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6 Tips for Digital Inclusion

Reviewing our website and its content, I realize that I am responsible for fostering a digital inclusion mindset. As I work through the old website, I have learned a few simple things I would like to share with you that can kickstart a practical change toward digital inclusion.

1. Normalize web-accessibility

Think of your website in terms of a building. If your website were an office tower, you would likely have attempted to remove the barriers to entry and navigation. You would have installed automated door openers, removed stairs or provided some other form of accessible entry, and you would include other forms of assistance with modified signage.

This is how you should think about your website. Have you ever lost the ability to use your mouse when surfing the web, leaving you with just your keyboard to get around? Try that on your current website. How difficult is it for you to find the information you need on your website?

2. Provide alternatives

I started my career in direct-mail marketing. I sent out hundreds of thousands of pieces of mail in my time. To have a prospect take a specific action, I made it as easy as possible for them to do so. In the old days, I wanted prospects to pick up the telephone and call a customer service representative. So, I put the toll-free phone number in a prominent place. However, I knew people like me did not like speaking on the telephone, so I designed order forms that could be sent back by mail or fax.

The same applies to your website. Make it easy to navigate directly through your website without the need to interact with another human. And make it just as easy to contact a human, if required.

3. Use inclusive language

I have written a few articles about inclusive language before. In those articles, I talked about idioms that are racist or sexist and that need to be removed from your vocabulary. When it comes to digital inclusion, I am talking about ensuring that your language is simple, straightforward, and well-organized.

I have a bit of a learning challenge, so when I compose emails, articles, or memos, I review the document using text-to-speech technology. It helps me to catch my mistakes (when I remember to use them). Using this technology made me realize that there are people out there that use similar solutions to help them navigate the web.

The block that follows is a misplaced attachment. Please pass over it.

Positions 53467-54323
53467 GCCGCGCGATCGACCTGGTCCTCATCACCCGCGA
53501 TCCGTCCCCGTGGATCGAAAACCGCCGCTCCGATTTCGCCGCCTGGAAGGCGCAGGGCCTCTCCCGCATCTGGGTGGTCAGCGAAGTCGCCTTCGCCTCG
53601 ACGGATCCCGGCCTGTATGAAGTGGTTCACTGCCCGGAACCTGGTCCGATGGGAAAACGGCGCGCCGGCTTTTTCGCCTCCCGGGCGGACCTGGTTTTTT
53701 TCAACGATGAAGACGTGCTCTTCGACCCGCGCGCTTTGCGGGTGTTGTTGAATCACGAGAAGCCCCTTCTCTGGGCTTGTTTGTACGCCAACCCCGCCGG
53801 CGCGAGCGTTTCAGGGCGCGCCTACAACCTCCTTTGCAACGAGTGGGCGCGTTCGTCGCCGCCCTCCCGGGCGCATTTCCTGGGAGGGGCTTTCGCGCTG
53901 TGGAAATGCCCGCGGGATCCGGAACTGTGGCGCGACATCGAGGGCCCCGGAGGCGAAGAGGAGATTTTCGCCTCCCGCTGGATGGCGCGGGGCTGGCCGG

When it comes to your website, keep your language as simple as possible. Do not use jargon and acronyms. Keep your language clear and written for the audience you are trying to reach.

4. Rethink your content structure

Directly related to the previous tip is to look at how you lay out your content. Break up large blocks of text into smaller chunks. Divide up the text using headers. Layout your page straightforwardly and logically so that it flows through the content.

5. Use alt-text and/or alt-descriptions

If you need to include images, ensure that you include the alt-text field. There is also an alt-description option that gives more detail and is helpful for more complex illustrations, such as graphs or charts.

Related to this is how you lay out your data in tables. Ensure your data is laid out within a table so the screen reader can be navigated logically.

Moreover, ensure that you provide proper column headings and row headers (if applicable).

6. Descriptive labels in forms

Remember when I said that I used to lay out my order forms so that they were easy to fill out to be faxed back? The same can be said of online forms. Ensure the form only includes the information you need to process the request. Make sure the form is laid out with a simple and logical flow. And something that I tend to skip but will be adding to all my forms in the future is descriptive labels.

Descriptive labels indicate the purpose of the form and its respective sections and clarify how to operate it correctly. None of my suggestions are revolutionary. This information is gleaned from a variety of sources and experiences. Like most such content, this article is meant to get you to think about everyday things from someone else’s perspective.

This is a complicated world, and we will make mistakes. But each day, we can try to make it a better, easier, and more comfortable place for others to live in.